A survey of over 1000 children who sat key stage two tests in 2014 has revealed some worrying statistics. According to the survey (conducted by market research firm Opinion Matters) eight students smoked the morning of their test and 37 ate chocolate.
A further 30 students drank sugary drinks, 45 ate biscuits, 19 had a packet of crisps and nine ate a sausage roll/pasty. The findings also revealed that 68% of those surveyed said they felt pressure at exam time and 55% were worried that a bad result would affect their future.
Another poll was also carried out to get the parents’ point of view. Here it was discovered that 20% of parents said their children were too nervous to eat the morning of their SATs exams, with one in eight saying they refused food entirely.
Almost a fifth said their child’s behaviour became worse during exams and 74% felt their child was under more pressure than they were at their age. Around 22% of children admitted that they lost sleep due to worry, a figure that rose to 59% among those who skipped breakfast.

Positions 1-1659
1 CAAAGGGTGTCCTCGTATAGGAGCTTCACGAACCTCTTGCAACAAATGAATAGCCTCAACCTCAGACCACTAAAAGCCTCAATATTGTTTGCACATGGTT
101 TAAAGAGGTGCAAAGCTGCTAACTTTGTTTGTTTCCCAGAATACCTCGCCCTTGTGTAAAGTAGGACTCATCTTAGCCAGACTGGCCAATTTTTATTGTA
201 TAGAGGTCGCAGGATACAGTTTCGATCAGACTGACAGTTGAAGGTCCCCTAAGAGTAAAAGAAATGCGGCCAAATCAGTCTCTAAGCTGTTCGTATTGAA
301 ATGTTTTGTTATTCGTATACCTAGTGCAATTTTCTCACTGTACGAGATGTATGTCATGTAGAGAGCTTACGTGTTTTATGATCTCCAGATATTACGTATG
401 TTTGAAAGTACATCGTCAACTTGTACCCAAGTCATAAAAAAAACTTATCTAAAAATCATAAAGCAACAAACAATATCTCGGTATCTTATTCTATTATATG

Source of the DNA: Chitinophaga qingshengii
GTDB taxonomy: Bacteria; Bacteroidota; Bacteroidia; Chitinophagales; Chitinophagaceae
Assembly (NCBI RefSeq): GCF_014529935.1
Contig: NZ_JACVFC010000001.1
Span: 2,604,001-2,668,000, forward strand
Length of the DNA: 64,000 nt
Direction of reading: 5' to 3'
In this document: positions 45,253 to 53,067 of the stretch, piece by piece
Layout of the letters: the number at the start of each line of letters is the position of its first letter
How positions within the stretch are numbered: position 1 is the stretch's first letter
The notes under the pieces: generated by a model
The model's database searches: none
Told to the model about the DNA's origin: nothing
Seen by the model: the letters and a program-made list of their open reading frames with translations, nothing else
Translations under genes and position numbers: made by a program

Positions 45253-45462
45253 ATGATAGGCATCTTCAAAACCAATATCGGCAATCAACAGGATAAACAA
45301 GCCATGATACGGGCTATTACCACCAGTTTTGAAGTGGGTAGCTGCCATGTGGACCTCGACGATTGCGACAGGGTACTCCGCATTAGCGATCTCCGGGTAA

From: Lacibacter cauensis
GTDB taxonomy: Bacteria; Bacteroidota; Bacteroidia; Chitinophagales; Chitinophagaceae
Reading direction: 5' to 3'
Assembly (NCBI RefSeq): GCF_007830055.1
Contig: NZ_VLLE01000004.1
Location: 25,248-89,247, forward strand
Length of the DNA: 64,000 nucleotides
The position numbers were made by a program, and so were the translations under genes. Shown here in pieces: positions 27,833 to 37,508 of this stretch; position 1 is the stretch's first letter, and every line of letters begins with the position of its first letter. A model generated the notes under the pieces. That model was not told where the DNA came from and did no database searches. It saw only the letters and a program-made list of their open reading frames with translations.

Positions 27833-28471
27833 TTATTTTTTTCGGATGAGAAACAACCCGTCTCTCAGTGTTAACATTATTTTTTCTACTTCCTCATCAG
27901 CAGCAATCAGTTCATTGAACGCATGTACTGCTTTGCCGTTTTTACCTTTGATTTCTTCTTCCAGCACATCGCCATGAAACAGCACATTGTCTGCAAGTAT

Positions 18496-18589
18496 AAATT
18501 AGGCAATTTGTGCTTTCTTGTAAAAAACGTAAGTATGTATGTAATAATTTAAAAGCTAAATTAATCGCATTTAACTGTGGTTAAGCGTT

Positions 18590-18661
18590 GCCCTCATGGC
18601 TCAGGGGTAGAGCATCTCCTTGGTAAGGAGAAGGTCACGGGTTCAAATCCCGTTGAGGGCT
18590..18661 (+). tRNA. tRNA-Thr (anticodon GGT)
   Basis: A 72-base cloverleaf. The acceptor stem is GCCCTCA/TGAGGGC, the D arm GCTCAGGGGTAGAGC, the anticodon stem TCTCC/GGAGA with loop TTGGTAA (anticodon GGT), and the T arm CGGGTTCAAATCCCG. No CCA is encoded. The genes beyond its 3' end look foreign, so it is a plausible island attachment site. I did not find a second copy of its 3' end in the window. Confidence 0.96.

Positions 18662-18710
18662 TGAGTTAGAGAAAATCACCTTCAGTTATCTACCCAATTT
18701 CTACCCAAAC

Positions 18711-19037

Dr Claire Halsey, a child psychologist, has expressed her concern regarding these results:
“It’s troubling that children are expressing so many worries about their exams.
“It’s natural to experience some pressure to perform before any test, even at age 10 and 11, but these results show that SATs have become more than a little nerve-wracking.”
John Coe, from the National Association for Primary Education also commented, saying children should eat a healthy breakfast to help set them up for success.
“A decent breakfast should set children up for success in their exams, and eating breakfast with friends at a breakfast club – and calming each other’s nerves about the tests – is a happy way of meeting the challenge to come.”